Frost protections are of little value in the event of an advection freeze when a large mass of dry, cold air suddenly moves into an orchard. The air is colder than the plants and not much can be done to protect them. When a mass of cold air moves after a warm day with no night-time cloud cover and little or no wind, the result is a radiation freeze; frost protection systems can help reduce loss of fruit during radiation freezing.
Plant fruit trees at least 50 feet above the floor of a valley in rows parallel to prevailing winds. Remove low hanging dense branches and prune the lower parts of windbreaks. Keep swales and other pathways open to eliminate pockets of frost.
Wind machines blow heavy, cold air away from trees so it can be replaced by inversion air, a layer of warmer air just above the frigid air on the ground. This will work with a radiation freeze but not an advection freeze when the air temperature is lower than the temperature of the trees.
The tower machine has a blade that tilts to draw warm inversion air down to mix with cold air on the ground. Other stationary machines blow cold air from the ground upward to mix with the warmer inversion air. Mobile fans blow cold air out of the trees, allowing warmer air in; these are placed on the highest possible point.
Helicopters can blow warmer air toward the ground, but they are extremely expensive to use.
Heaters are the only useful way to fruit trees during an advection freeze, but they are expensive to use. When the inversion layer is high most of the heat goes straight up and is wasted. A large number of small heaters are used to heat as much air as possible up to the inversion layer. Environmental concerns limit these heaters to those that run on liquified gas and oil-burning stack heaters.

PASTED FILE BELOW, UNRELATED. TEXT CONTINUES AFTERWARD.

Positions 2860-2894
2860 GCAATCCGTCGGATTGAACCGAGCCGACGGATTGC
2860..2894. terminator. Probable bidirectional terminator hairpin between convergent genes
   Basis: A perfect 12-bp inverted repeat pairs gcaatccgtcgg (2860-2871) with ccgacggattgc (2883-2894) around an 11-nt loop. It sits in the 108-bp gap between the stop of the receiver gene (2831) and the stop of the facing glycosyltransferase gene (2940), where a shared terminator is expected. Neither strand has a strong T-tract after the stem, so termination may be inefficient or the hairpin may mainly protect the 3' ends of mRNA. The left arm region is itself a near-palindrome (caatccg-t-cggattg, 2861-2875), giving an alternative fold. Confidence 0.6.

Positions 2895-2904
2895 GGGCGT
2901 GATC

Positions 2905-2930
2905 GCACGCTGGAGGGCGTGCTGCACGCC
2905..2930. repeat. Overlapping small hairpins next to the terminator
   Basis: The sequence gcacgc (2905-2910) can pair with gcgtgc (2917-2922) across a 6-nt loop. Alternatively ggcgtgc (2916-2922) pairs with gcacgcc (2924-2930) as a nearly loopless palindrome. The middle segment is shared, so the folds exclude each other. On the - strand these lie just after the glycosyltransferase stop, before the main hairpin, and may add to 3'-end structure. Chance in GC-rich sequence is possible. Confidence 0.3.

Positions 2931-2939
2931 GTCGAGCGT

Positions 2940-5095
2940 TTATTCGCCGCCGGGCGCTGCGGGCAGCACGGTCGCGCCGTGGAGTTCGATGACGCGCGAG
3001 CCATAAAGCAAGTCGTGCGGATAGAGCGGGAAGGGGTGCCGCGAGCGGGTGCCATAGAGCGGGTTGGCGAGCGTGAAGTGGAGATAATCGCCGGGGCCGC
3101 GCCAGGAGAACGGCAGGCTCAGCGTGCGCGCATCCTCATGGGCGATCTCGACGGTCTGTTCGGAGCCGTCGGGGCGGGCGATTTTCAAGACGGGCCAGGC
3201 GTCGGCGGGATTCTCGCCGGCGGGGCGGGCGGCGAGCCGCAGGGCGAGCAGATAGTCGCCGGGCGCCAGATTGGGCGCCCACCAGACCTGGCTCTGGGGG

When relatively warm water settles on trees, it gives up some heat to the colder foliage. Although it seems counterintuitive, as the water freezes it releases more energy to the trees. The problem is that too much ice can break limbs. Placing small sprinklers under trees helps reduce limb breakage.
Sprinklers are started before the temperature drops to freezing and continue until the danger of freezing has past. If the predicted dew point--that point in which water vapor becomes water--is 5 degrees F below the expected low temperature, sprinklers will cause cooling by evaporation and make the freezing damage worse. This is especially true of advection freezing. If protection from freezing is needed several nights in a row, the water may not have a chance to drain from the soil.
Burning pruning debris during a freeze can break the inversion layer, allowing more heat to escape into the atmosphere; this draws in cold air from surrounding areas.
Fruit growers once burned tires in orchards on the mistaken belief that the smoke reflected heat back toward the ground. Smoke will not trap or reflect heat. It will only show the height of the inversion layer.